None of us were scarred. None of us turned out weird. None of us ended up with gender identity confusion. At the young age of eight and below, gender and anything to do with sex was the last thing on our mind. It wasn’t important. It didn’t matter. We just wanted to be kids, and the adults in our lives were happy to let us do just that.
take that Christian bumper sticker off the back of your car first. That was my thought today when a van with a sticker on the back glass of a popular Christian school in our area went flying by me.
This driver is making themselves look like a hypocrite.
This person is making the school look bad.
And this person is giving Christianity a bad name. None of us are perfect, we all make mistakes, and we all make ourselves and the things we represent look bad from time to time. But racing down the highway at the speed of light with a Jesus bumper sticker on the back of your car screams, “Look at me. I’m a hypocrite and all Christians are like me.”
Whether we like it or not we are all ambassadors. We are ambassadors for what we believe in or for what we say we believe in. First of all, we are ambassadors for ourselves. Then, it extends to our family. If you are a homeschooler, you are an ambassador for all homeschools. If you claim to be a Christian, you are an ambassador for Christianity and for Christ.
You may not realize it, but people are always watching. Not only do your actions reflect on you, they also reflect on everything you represent. No matter where you are or what you’re doing, you are an official representative. Would you want you as an ambassador?
Kenneth Sailors is credited for inventing and developing the jump shot. After being unanimously selected as the College Basketball Player of the Year in 1943, Kenny went on to play professional basketball.
Basketball was just about my whole life when I was growing up. As I’ve gotten older, the Lord has shown me that there are far more things more important than sports or basketball.
Kenny has not made it to the Hall of Fame yet, but he says that he belongs to the greatest Hall of Fame any man or woman could ever belong to which makes the Halls of Fame that men create pale in comparison.
Watch this video to see this man’s beautiful testimony.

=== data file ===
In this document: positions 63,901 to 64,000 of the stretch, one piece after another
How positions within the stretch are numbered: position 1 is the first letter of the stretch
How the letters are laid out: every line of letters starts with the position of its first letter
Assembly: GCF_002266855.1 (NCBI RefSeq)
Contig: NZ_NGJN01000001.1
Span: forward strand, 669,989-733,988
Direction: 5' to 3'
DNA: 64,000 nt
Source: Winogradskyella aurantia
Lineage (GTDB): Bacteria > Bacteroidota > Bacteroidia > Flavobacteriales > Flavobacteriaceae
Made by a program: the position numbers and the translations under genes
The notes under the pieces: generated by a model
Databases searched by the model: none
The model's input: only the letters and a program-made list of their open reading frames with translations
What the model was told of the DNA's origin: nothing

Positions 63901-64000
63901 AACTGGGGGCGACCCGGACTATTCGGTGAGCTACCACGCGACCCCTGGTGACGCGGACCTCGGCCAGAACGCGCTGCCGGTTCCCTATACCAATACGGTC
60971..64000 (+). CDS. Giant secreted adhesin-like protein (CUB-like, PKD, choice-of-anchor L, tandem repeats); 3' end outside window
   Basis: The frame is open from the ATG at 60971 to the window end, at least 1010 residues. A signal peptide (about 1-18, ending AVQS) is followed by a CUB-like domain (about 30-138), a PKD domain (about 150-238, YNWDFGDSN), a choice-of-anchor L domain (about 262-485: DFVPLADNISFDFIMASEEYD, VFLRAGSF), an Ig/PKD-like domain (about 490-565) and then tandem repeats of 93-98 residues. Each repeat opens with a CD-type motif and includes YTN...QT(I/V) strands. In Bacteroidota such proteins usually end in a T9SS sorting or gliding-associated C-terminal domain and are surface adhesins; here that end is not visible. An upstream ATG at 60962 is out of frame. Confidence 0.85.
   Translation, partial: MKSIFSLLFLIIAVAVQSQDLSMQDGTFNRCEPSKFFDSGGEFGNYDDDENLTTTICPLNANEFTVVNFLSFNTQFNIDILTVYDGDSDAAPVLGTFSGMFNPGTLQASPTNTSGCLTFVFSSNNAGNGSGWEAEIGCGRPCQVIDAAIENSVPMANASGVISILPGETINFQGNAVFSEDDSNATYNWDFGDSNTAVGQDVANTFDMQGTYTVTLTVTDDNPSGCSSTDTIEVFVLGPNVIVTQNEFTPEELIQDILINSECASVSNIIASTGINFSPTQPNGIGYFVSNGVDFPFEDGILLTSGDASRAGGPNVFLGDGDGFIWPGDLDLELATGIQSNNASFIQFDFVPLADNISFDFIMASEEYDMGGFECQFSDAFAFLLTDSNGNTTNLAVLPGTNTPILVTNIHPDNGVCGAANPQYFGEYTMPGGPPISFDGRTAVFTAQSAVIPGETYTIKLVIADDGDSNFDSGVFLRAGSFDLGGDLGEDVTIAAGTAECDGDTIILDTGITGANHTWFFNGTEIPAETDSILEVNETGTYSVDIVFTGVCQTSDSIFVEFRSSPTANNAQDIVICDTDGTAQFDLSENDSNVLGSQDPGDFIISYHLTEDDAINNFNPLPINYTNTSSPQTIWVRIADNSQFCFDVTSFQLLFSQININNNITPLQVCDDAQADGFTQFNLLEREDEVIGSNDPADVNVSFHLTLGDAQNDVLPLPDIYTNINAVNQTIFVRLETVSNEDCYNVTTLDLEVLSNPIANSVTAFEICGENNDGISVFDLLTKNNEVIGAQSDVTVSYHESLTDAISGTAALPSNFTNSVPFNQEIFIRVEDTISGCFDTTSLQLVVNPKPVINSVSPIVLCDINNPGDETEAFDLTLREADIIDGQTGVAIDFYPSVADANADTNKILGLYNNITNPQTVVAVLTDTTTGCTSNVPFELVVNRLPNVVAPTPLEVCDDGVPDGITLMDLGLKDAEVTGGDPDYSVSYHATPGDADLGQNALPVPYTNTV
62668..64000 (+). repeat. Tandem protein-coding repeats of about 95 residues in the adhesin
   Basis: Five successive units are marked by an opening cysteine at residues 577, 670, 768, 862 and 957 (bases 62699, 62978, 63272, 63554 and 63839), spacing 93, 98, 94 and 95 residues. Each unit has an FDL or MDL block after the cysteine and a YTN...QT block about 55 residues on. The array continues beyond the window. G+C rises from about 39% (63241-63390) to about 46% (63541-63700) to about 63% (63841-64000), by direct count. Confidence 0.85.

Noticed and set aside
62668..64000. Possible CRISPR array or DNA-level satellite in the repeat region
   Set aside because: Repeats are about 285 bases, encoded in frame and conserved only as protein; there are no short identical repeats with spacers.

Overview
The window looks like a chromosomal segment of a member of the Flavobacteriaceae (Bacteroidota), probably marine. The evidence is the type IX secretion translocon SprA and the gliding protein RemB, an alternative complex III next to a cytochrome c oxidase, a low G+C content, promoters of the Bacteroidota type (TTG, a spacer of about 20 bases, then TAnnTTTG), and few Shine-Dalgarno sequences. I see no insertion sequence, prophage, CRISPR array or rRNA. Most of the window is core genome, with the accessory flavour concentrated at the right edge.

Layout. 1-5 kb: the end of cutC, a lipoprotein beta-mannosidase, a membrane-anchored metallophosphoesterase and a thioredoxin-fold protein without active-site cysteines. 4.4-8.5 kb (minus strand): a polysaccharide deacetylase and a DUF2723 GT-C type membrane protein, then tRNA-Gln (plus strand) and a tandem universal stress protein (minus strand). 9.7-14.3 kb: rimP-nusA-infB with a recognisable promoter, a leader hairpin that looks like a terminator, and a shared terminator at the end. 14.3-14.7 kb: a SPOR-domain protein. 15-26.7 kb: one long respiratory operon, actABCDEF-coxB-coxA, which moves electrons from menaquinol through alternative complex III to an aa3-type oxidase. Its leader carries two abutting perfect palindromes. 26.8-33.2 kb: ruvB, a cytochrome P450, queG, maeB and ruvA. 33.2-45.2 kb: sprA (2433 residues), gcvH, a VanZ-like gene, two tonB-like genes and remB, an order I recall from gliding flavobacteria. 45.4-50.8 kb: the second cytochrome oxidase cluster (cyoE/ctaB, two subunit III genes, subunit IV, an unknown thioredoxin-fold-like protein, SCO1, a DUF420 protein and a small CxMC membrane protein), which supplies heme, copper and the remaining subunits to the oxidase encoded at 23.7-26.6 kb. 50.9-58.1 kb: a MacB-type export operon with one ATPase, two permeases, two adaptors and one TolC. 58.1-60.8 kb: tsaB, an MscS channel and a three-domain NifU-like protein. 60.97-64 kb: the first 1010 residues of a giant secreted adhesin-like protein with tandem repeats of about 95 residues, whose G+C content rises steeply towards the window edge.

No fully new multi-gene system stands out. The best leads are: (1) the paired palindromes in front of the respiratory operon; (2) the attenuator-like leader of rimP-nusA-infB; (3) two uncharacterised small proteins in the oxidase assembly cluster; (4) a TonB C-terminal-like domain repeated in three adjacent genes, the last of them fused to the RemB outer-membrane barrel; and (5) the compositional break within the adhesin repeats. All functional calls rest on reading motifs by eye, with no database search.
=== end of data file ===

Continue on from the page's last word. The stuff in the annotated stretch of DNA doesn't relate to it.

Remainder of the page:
In a recent airing of the 700 Club, Pat Robertson ridicules Ken Ham’s claim that the earth is about 6,000 years old.
Let’s face it, there was a bishop who added up the dates listed in Genesis and he came up with the world had been around for 6,000 years. There ain’t no way that’s possible. To say that it all came about in 6,000 years is just nonsense and I think it’s time we come off of that stuff and say this isn’t possible.
Pat Robertson then made references to drilling for oil and dinosaur skeletons and said,
“Let’s be real. Let’s not make a joke of ourselves.”
Clearly, my god is bigger than Pat Robertson’s god. My god can do anything in the blink of an eye. My god created the heaven and the earth simply by speaking. My God is Jehovah God, the great I AM, my Abba father. He has no limits. “This isn’t possible,” doesn’t and never will describe my God.
The debate started with a five-minute opening statement from each participant. Right off, Ken Ham talked about how our language has been hijacked and that he wanted us to get our terms right. He talked about “historical science” which is science that has happened in the past and is something that we have no way observing versus “observational science” which happens in the present day, we can observe, and we all agree on.
Bill Nye again and again presented as evidence of an old Earth the dating methods of rock, sediment, and trees. However, he gave no evidence to show that those dating methods are accurate.
Overall, the men were polite to one another, except that Bill Nye was a bit condescending. He admitted to not knowing anything about the Bible and made fun of Ken Ham’s references to it. He explained how he thought the account of Noah’s ark was absurd and that the ark could not have held up under those conditions or held the number of animals he thought would have been on the ark. He also claimed that Noah was unskilled and unable to build such a structure. What Bill Nye doesn’t know is that Noah only built part of the ark. God finished the ark. I’m sure he did a great job and made sure is was seaworthy.
The debate was most interesting towards the end when both men answered questions from the audience. One question which went to Bill Nye first, asked where matter came from. Bill Nye admitted that he did not know. It was a classic moment when Ken Ham said, “Well, there’s this book . . .” and he went on to recite the creation story in Genesis.
The very next question, which went to Ken Ham first, asked for the men to explain consciousness. Without missing a beat, Ken Ham said, “Well, there’s this book,” and he went on to explain that God breathed the breath of life into Adam.
Bill Nye believes that if children are taught creation that they cannot be good scientists, that the United States will lag behind other countries, and that our technological advancements will go down the drain. I was touched when Ken Ham voiced his concern,
I want children to be taught the right foundation: that there is a God who created them, loves them, who died on the cross for them.
Whether or not you believe in a Creator comes down to one thing: your worldview. Do you worship God, the Creator, the Great I AM; or do you worship man and the world he lives in?
In the end, I was encouraged that Ken Ham had found a way to tell everyone that watched the Good News. However, I also felt sadness for Bill Nye. He clearly is not a believer and never intends to be.
Ken and Dr. Purdom to give an informal reaction to the historic Tuesday debate LIVE at 8:00 pm ET. The debate addressed the question, “Is creation a viable model of origins in today’s modern, scientific era?”